Bob Wojcik, Hydraulic Engineer
Properly sizing an accumulator depends upon several system conditions that must be fully understood before actually sizing the accumulator for the application.
To understand accumulators, first identify the various applications where accumulators can be beneficial for hydraulic systems and the system’s inherent application energy conservation issues or concerns.
Secondly, explore the critical concerns and system circuit aspects that are required to properly size the accumulators.
Proper application and sizing of accumulators requires extensive information. Therefore this article will cover only the first of 10 accumulator applications. Quality Hydraulics & Pneumatics will publish subsequent articles to cover the other nine applications!
There are 10 principal applications for hydraulic accumulators:
Hydraulic Accumulators operate on the principles of Boyle’s Law of Gases!
The basic relationship between the pressure and the volume of gas is expressed by the equation: P1V1n= P2V2n, where P1 and P2 are the initial and final gas pressures and V1 and V2 are the corresponding gas volumes.
The next consideration in sizing accumulators is to understand the rate at which the gas will expand in the application. Will the gas expand rapidly or slowly as compared to the corresponding flow requirement? The rate of gas expansion can affect the operation and performance of the accumulator in the application and therefore correct formula data must be provided in the equations for correct sizing of the accumulator.
The two types or conditions of gas expansion rate are called isothermal and adiabatic. An isothermal rate condition is when the compression and expansion of the gas takes place slowly, allowing sufficient time for the heat generated to be dissipated. In isothermal expansions the n factor in the equation is equal to one (1).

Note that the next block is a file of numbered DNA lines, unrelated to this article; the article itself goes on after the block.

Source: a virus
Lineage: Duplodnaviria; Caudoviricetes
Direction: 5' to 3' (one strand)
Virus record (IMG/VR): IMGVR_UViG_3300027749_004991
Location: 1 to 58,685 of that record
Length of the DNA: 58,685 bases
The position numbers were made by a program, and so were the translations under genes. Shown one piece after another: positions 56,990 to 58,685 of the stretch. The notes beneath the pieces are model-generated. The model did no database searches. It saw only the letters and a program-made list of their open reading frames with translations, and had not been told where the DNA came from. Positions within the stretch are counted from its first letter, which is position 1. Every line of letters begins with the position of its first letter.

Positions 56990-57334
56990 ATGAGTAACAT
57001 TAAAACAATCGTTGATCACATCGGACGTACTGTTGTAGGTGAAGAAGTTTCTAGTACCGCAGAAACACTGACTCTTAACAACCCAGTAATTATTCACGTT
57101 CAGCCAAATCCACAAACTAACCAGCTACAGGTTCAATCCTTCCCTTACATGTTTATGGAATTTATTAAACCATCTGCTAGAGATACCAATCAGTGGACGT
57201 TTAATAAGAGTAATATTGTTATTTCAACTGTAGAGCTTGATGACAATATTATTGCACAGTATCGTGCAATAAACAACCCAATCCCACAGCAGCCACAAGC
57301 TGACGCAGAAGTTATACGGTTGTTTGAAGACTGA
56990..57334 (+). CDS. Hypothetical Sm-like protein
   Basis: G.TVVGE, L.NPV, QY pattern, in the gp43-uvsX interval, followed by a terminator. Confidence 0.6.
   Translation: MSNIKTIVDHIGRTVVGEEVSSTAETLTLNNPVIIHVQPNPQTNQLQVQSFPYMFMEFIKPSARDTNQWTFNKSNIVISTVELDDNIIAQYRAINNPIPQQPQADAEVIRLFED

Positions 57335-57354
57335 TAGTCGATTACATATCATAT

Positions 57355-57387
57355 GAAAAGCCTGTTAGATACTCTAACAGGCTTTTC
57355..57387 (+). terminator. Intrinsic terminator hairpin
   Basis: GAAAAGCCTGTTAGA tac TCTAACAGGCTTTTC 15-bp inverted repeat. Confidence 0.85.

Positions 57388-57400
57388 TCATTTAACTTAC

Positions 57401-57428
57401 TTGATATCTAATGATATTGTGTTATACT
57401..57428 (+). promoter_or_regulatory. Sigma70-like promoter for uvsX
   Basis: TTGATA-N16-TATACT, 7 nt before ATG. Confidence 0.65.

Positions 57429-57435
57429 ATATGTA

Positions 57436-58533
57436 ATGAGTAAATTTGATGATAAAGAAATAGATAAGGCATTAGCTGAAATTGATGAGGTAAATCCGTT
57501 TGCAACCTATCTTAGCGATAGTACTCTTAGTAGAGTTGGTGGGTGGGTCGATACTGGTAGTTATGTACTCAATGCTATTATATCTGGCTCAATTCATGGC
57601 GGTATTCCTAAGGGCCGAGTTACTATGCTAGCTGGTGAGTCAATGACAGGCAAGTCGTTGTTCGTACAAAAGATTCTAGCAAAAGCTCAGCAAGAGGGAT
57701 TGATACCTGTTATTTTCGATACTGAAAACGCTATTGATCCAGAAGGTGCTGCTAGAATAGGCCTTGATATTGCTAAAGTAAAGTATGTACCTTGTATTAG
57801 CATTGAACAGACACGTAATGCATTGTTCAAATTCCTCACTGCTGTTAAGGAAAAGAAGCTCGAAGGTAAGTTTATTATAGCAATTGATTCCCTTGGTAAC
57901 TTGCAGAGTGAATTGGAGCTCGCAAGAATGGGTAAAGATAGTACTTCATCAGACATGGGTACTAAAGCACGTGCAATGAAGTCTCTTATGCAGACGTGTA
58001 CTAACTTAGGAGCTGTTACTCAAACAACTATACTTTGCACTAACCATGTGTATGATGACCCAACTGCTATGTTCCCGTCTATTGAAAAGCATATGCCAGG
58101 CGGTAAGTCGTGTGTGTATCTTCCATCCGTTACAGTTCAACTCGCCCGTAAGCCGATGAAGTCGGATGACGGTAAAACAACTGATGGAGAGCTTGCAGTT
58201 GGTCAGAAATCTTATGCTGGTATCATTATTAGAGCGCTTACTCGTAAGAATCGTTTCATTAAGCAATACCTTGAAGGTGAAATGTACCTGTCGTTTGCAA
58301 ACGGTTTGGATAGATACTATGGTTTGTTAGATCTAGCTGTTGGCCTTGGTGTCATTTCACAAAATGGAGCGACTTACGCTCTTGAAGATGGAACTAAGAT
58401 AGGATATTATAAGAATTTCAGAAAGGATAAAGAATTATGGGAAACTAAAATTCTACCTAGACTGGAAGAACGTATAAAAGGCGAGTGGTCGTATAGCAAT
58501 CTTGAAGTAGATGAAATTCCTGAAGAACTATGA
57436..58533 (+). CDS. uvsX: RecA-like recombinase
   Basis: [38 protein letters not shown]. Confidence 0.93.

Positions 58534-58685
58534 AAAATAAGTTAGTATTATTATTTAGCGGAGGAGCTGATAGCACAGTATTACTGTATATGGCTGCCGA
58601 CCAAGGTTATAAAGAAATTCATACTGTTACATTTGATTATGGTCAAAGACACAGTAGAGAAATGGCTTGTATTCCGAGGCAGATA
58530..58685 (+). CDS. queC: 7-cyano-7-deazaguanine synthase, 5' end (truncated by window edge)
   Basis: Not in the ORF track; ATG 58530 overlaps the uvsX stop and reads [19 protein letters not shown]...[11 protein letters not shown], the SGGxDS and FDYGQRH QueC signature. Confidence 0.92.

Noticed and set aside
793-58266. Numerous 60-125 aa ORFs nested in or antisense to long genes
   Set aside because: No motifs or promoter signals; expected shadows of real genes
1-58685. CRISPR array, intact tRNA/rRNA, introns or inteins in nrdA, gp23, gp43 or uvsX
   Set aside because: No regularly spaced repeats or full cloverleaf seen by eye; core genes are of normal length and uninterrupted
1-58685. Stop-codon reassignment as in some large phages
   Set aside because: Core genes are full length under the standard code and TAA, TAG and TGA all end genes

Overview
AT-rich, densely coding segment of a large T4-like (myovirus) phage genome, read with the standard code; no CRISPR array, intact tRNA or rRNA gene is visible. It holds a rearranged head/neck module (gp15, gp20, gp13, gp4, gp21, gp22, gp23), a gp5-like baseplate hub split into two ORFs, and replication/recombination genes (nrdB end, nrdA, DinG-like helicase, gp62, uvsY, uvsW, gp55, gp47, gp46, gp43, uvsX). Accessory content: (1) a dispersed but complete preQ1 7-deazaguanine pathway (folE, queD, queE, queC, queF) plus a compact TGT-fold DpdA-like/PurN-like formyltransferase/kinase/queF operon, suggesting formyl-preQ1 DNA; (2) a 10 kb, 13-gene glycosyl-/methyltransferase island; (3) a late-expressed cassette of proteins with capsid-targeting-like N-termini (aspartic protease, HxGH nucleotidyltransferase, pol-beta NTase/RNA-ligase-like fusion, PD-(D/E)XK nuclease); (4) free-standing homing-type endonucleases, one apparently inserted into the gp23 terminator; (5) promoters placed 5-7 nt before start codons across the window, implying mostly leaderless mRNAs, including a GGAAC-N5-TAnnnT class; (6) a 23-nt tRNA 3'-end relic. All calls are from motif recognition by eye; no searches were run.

In the case of an adiabatic rate condition, the compression and expansion of the gas takes place rapidly. This affects the specific heat of the gas and the n factor in the equation changes to 1.4. Generally, if compression or expansion of the gas occurs in less than one minute the application is an adiabatic rate condition. Otherwise it is isothermal.
Here is an example of one of the more common applications for an accumulator. It corresponds to #8 “Holding Devices” in the application listing above.
This application uses an accumulator to hold a circuit pressurized for prolonged periods of time. An example might be the hours when a machine is operating a “curing process”.
This application would be considered Isothermal as it will have little or no actual compression or expansion time to be considered. One thing to consider in these “Holding Devices” is that there could be leakage occurring in the associated components of this circuit. Therefore, some volume at pressure must be considered to account for the leakage. Please refer to catalog information about each circuit component to estimate the leakage compensation needed.
If, for example, the system requires 300 in3 of fluid to make up for leakage and provide the holding for the required curing cycle:
Since we have established that this application is Isothremal and we know that the ‘n’ factor is
equal to ‘1’, we will ignore the ‘n’ factor in the equations below!
The maximum operating pressure is 3000 PSI,
this drops to a minimum of 1500 PSI for the required holding force, and
assuming a GAS (nitrogen) charge of 1000 PSI:
The known factors for the solution:
V1 = ? (size of accumulator) in cubic inches – the unknown
P1= 1000 PSIA
P2 = 3000 PSIA
P3 = 1500 PSIA
Vx = 300 cubic inches
The next larger standard size accumulator is 5 gallons.
Other examples of accumulator applications will be published in subsequent application articles.
For immediate assistance with your specific accumulator application, please contact a Quality Hydraulics & Pneumatics Certified Fluid Power Specialist or technical manager for assistance.